Some genetic and environmental factors affecting performance and carcass measurements in swine Public Deposited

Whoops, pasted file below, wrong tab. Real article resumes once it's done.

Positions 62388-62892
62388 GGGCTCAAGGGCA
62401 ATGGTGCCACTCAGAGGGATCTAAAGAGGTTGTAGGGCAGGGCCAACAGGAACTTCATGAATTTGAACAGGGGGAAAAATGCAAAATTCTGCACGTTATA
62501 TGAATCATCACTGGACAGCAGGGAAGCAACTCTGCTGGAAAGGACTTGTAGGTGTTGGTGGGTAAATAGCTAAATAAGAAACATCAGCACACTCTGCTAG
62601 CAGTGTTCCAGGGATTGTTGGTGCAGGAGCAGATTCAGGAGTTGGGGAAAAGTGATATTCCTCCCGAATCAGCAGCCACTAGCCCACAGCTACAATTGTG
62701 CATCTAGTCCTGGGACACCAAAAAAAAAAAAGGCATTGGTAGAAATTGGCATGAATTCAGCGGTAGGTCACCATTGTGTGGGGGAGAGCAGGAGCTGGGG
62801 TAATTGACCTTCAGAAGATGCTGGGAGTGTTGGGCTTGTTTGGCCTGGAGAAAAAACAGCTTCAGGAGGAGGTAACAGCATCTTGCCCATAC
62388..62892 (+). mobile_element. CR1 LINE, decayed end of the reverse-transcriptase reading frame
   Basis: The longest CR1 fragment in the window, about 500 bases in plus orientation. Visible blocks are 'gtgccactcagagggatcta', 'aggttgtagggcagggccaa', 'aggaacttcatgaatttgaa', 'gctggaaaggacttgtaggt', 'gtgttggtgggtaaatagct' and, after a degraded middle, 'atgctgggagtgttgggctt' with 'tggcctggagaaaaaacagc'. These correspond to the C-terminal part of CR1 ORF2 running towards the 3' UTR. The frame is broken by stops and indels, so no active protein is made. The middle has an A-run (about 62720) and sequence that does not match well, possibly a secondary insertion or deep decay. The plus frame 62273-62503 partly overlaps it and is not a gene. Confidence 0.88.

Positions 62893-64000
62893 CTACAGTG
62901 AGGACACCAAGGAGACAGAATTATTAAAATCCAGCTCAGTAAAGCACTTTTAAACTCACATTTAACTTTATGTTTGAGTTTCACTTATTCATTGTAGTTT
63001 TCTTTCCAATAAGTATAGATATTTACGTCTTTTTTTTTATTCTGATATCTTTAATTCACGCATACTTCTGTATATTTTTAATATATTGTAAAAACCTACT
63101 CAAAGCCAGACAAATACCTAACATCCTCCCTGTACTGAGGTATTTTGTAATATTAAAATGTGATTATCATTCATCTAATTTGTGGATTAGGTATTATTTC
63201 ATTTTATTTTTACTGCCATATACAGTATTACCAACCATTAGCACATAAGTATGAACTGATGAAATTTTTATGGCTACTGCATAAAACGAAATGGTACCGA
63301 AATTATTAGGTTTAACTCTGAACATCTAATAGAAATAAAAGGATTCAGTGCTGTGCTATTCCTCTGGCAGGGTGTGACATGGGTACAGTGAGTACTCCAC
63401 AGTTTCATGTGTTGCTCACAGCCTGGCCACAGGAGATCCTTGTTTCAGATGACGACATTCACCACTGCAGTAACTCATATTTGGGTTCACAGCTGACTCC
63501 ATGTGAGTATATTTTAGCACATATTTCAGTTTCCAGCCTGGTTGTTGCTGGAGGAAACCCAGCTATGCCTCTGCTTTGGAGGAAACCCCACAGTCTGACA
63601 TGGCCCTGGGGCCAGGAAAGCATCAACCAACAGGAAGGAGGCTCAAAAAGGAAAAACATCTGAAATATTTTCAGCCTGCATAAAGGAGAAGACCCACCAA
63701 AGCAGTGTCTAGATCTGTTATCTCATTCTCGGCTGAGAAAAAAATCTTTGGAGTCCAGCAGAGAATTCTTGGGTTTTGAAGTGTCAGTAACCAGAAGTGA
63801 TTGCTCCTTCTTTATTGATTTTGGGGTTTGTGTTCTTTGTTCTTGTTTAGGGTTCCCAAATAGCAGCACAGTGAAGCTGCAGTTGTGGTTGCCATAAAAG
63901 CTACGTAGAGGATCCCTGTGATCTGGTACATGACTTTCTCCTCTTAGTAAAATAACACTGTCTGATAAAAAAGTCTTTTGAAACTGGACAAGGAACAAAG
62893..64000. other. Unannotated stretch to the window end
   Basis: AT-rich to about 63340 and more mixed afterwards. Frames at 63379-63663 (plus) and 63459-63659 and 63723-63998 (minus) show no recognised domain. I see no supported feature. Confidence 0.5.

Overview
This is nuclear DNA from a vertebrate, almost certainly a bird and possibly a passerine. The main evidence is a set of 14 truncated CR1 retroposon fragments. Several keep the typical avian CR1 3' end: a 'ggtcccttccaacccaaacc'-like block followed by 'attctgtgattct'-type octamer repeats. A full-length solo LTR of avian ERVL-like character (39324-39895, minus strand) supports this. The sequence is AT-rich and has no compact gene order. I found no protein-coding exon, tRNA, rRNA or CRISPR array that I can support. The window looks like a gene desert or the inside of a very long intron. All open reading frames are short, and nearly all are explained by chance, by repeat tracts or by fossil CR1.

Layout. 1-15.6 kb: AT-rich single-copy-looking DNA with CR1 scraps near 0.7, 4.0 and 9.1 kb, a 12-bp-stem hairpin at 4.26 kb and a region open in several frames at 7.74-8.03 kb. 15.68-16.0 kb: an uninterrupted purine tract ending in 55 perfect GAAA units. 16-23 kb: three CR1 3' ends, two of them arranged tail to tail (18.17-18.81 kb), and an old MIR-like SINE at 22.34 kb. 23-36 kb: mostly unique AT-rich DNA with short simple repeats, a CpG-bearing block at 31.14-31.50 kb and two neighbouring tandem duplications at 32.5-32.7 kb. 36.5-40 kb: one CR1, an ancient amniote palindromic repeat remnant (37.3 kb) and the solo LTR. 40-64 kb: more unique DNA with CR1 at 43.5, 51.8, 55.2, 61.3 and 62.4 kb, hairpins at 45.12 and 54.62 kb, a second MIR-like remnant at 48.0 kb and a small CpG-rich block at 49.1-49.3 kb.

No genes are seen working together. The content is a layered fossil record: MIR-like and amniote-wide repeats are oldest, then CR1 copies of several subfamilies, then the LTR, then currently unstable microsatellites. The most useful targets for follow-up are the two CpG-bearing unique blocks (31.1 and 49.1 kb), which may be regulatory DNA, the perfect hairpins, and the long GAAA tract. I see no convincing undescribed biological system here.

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  • Data from 592 litters of pigs farrowed and raised at the Oregon Agricultural Experiment Station at Corvallis from the spring of 1961 through the spring of 1968 were analyzed for effects of year and season of birth, breed, sex, inbreeding and age of dam on measures of fecundity, growth rate and carcass merit. Hierarchal analysis of variance was done to find the effects of population structure and inbreeding on the components of phenotypic variance and heritability for measures of litter size and average daily gain. The Oregon State University swine herd is composed of a partly closed line of Berkshires, a partly closed herd of Yorkshires, reciprocal crosses between these two breeds and a line developed from inter-se mating of F₁ and later generations. Significant differences among the various breed groups were found for number of pigs born alive, number born alive plus dead, number born plus mummified fetuses, number weaned per litter, average daily gain, carcass length, average backfat thickness, loin eye area and ham weight. Differences among breeds were not significant for loin weight. The level of performance did not increase, over the period studied, for any of the traits studied except loin eye area. The lack of increase in level of performance may be due to a lack of sufficient selection pressure, detrimental environmental effects or the depression in performance due to inbreeding. Fall-farrowed pigs had lower average daily gains than spring-farrowed pigs but, in general, had more desirable carcasses. The differences in performance and carcass traits are attributed to the smaller proportion of males performance tested from fall-farrowed litters. Males gained 0.096 pounds per day faster than females but carcasses were 0.264 inches shorter, had 0.067 inches more average backfat, had ham and loin weights that were 0.798 and 0.516 pounds less respectively and had loin eye areas that were 0.382 square inches smaller. Negative regressions for the effects of inbreeding of the dam on litter size at birth and weaning and positive regressions for the effect of inbreeding on litter size at birth were found but most effects were not statistically significant. The number of mummified fetuses and stillbirths was not affected by inbreeding but mortality between birth and weaning increased significantly when inbreeding of the dam rose above a threshold of ten percent. Both linear and quadratic components of age of dam had highly significant effects on the litter size at birth and on the number of pigs weaned with a peak in sow productivity occurring at about three years of age. Age of dam effects were thought to be due almost entirely to differences in ovulation rate or early embryo survival as the number of mummified fetuses, stillbirths or pre-weaning deaths were not related to age of dam. Environmental variation of litter size and average daily gain increased with increasing levels of inbreeding, indicating that inbred individuals were unable to buffer themselves against fluctuations in environment. Heritability of average daily gain decreased with inbreeding because of lower genetic variance and higher environmental variance. Heritability estimates of litter size were quite variable due to the limited number of sire groups available but, in general, were quite low and generally not significantly different from zero. Estimates of heritability of average daily gain were more than twice as high as most estimates reported in the literature. These high estimates were thought to be biased due to the cumulative effects of a number of characteristics of the population and of the data. A line developed from a Berkshire-Yorkshire crossbred foundation should have more alleles segregating and therefore should have a higher additive genetic variance than the parental breeds. However, no differences between breed groups were observed in the magnitude of genetic variance, environmental variance or heritability estimates.
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